For example:
1 C sugar syrup added to 3 C 80 proof vodka produces 60 proof liqueur.
2 C sugar syrup added to 3 C 80 proof vodka produces 48 proof liqueur.

Aging
Finally an aging period of a few weeks to a couple of months allows the beverages to mellow and the full flavor to come forth.

RECIPES:

Tea Liqueur
1 T good quality tea leaves, we like earl grey or darjeeling
1 ½ C vodka
½ C sugar syrup

Steep the leaves in the vodka for 24 hours only.
Strain, filter, and add sugar syrup. Ready in 24 hours!


It’s Berry Good
10 oz package of berries, strawberry, raspberry or any berry (fresh or frozen)
1 ½ C Vodka
¼ C sugar syrup
Steep berries and the juice in the vodka for one week.
Strain and filter.
Taste and add sugar syrup as needed.
Note: Many frozen berries are pre-sugared.

Surprise some of your friends with a homemade liqueur. These elegant cordials and liqueurs make great gifts! Make some now, let them age, and then package them festively for the holidays. Your friends will thank you profusely!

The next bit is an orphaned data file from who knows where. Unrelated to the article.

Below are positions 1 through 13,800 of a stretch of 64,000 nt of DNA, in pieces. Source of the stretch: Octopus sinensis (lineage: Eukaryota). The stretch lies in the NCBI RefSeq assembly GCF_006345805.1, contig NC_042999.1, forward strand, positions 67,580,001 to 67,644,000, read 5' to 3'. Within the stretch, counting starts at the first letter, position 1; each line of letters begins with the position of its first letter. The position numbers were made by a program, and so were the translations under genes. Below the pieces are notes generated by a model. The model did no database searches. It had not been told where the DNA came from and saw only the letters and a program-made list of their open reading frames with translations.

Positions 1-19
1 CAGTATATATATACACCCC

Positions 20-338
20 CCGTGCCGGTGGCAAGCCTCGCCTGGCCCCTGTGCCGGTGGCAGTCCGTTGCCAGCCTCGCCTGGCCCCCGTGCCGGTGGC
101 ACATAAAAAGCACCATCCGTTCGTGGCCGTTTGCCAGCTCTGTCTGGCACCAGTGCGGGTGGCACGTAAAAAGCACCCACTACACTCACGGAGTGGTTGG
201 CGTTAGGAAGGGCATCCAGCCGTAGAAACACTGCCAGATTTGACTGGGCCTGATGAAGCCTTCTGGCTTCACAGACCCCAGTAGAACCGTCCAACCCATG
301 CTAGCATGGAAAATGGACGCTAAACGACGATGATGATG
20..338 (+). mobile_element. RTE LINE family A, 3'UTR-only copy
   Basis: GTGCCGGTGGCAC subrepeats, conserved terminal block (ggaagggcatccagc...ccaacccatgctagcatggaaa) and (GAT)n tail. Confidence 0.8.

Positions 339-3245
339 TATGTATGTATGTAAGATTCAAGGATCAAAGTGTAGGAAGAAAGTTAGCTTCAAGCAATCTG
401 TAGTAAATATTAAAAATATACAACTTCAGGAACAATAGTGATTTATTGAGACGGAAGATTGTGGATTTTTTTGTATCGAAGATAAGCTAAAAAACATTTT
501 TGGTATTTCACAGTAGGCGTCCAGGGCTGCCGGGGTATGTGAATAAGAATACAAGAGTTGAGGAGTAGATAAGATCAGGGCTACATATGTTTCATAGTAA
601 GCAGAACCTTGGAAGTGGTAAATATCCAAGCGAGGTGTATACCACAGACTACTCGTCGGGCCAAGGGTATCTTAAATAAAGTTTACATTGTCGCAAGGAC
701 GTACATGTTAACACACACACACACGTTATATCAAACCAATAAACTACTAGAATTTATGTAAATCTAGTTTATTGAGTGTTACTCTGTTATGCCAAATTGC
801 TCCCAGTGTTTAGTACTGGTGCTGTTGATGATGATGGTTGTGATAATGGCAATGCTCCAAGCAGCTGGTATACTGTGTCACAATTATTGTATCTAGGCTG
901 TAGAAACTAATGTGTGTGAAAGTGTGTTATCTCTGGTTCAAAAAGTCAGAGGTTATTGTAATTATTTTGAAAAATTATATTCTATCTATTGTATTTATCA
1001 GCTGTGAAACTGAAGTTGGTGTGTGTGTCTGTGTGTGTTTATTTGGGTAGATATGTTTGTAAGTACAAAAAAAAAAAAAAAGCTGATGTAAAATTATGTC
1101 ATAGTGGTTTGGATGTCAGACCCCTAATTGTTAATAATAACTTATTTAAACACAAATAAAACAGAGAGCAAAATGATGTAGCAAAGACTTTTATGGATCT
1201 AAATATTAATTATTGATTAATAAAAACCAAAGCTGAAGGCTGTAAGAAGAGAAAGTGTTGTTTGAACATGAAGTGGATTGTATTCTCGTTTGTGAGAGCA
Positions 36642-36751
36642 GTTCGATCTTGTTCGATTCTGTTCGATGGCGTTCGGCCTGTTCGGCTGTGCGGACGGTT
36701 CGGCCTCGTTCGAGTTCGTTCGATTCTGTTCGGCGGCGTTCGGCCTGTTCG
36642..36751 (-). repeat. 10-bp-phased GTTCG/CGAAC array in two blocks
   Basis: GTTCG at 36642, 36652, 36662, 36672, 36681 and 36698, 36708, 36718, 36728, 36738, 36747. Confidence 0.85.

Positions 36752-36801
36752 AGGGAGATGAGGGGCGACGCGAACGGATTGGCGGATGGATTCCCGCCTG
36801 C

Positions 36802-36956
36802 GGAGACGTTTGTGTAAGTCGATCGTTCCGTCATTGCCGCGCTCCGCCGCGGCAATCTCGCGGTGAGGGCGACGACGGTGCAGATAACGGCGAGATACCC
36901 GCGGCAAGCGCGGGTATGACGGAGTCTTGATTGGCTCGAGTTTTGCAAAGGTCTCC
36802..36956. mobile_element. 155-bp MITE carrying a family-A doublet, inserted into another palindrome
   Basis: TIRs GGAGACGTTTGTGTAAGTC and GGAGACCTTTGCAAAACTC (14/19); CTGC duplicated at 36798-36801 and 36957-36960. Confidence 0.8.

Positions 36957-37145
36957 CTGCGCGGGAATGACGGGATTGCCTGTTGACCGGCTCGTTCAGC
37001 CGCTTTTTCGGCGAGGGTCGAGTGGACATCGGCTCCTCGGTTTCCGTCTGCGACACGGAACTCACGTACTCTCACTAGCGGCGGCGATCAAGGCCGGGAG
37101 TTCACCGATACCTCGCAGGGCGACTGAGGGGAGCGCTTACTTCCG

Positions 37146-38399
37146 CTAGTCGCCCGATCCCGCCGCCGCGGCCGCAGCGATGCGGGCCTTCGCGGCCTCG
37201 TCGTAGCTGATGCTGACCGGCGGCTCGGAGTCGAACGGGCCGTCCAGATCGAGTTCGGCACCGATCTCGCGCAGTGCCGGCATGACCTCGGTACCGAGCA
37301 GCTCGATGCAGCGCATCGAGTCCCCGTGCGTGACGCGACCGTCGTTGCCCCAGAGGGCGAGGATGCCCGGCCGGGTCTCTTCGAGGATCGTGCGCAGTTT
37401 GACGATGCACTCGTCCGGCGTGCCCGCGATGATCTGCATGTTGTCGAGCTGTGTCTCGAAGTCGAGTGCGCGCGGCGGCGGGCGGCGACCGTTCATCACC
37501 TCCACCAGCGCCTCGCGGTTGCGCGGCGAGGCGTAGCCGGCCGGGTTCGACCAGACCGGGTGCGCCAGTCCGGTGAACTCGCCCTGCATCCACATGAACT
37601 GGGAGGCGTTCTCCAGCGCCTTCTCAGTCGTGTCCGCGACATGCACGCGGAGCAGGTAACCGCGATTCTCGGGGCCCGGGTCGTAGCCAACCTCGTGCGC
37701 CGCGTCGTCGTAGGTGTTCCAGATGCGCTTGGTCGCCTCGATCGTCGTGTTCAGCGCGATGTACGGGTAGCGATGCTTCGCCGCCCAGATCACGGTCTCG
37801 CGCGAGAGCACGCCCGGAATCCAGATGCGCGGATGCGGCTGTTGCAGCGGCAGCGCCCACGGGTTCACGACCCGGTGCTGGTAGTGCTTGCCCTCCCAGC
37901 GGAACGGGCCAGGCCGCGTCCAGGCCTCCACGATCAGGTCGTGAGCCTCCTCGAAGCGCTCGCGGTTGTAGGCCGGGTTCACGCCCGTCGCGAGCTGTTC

Tuesday, September 9, 2008

Innu Tea Doll

This sweet little doll was recently given to me by a family friend. She found several at a yard sale, and shared one with me, along with its history. The doll holds an important part in the history of the Innu of Labrador, the last known hunter/nomadic people of North America. Black tea was a valuable commodity; and the members of the community were expected to help carry this precious cargo when they travelled to new hunting grounds. Hunters consumed the tea to keep their energy strong, and in addition, the respected elders were guaranteed a supply of tea. The handcrafted doll, made with a fabric body, caribou skin face, and dressed in traditional clothes of the Innu was stuffed with loose tea and provided an extra cache of tea in case the original supply dwindled. If the tea supply was low, it might be necessary to cut open a doll and share the tea. Later, the doll would be refilled and returned to the child. Although no longer made for their original purpose, the tradition of making tea dolls continues as the elder Innu women of Labrador, pass on the technique to the younger women; teaching them about this important part of their history.